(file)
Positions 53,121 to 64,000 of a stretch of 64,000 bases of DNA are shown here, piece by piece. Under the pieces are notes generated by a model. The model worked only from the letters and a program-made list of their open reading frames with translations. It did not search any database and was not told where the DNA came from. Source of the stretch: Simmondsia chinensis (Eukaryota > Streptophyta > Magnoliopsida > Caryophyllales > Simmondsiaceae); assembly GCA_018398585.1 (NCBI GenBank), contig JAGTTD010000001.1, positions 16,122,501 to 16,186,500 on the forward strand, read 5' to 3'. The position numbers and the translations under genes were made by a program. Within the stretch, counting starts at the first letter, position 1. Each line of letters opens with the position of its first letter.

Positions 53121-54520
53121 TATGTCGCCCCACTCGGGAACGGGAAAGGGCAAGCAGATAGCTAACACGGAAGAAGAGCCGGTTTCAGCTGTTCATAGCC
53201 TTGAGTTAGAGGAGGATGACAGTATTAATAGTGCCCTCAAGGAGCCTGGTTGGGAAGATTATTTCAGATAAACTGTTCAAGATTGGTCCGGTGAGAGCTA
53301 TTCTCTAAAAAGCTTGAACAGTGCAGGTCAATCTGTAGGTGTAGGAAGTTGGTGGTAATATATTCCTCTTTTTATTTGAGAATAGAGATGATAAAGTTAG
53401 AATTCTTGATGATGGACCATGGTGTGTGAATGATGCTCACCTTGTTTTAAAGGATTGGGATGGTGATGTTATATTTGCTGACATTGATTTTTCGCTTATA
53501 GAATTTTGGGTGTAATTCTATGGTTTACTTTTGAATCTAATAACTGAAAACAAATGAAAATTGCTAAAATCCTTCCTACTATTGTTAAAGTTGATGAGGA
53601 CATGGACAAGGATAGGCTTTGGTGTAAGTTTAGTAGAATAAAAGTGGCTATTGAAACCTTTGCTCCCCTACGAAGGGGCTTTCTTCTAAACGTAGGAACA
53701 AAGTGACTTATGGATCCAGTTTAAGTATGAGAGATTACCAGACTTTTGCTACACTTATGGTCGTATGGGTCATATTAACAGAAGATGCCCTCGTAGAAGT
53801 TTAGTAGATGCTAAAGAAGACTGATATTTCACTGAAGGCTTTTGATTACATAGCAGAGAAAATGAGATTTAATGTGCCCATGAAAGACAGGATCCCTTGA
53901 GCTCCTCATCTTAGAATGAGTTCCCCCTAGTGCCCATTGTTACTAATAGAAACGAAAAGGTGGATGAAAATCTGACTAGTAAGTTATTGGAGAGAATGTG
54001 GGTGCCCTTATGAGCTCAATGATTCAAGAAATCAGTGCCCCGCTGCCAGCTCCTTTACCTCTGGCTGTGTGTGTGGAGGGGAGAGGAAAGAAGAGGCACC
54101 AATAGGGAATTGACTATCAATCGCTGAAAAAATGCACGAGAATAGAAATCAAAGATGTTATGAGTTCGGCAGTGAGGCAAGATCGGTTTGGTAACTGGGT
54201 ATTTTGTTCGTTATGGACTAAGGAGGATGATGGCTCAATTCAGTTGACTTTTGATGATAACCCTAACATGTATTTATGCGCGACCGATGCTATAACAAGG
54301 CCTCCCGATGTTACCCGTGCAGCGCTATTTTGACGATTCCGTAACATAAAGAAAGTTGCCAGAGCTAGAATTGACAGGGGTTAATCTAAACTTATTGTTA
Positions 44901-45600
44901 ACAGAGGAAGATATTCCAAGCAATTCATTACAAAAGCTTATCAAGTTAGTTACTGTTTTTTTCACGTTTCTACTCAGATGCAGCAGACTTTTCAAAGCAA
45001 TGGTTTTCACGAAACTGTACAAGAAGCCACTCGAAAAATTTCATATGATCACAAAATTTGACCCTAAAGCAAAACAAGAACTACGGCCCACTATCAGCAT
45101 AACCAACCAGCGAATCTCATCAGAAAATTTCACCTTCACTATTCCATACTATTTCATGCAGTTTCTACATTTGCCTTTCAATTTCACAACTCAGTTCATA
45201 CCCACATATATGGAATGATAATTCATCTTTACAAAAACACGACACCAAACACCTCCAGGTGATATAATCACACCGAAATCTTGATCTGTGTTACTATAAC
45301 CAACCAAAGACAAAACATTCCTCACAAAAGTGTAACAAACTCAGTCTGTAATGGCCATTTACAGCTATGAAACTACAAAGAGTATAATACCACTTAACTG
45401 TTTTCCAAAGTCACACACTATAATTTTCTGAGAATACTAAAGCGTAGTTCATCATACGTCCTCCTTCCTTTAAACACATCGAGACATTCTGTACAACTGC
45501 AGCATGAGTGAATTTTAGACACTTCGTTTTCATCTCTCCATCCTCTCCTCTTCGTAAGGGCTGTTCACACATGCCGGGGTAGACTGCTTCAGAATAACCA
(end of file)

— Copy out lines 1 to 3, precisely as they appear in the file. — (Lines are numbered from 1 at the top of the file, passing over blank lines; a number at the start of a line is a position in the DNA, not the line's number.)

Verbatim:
Positions 53,121 to 64,000 of a stretch of 64,000 bases of DNA are shown here, piece by piece. Under the pieces are notes generated by a model. The model worked only from the letters and a program-made list of their open reading frames with translations. It did not search any database and was not told where the DNA came from. Source of the stretch: Simmondsia chinensis (Eukaryota > Streptophyta > Magnoliopsida > Caryophyllales > Simmondsiaceae); assembly GCA_018398585.1 (NCBI GenBank), contig JAGTTD010000001.1, positions 16,122,501 to 16,186,500 on the forward strand, read 5' to 3'. The position numbers and the translations under genes were made by a program. Within the stretch, counting starts at the first letter, position 1. Each line of letters opens with the position of its first letter.

Positions 53121-54520
53121 TATGTCGCCCCACTCGGGAACGGGAAAGGGCAAGCAGATAGCTAACACGGAAGAAGAGCCGGTTTCAGCTGTTCATAGCC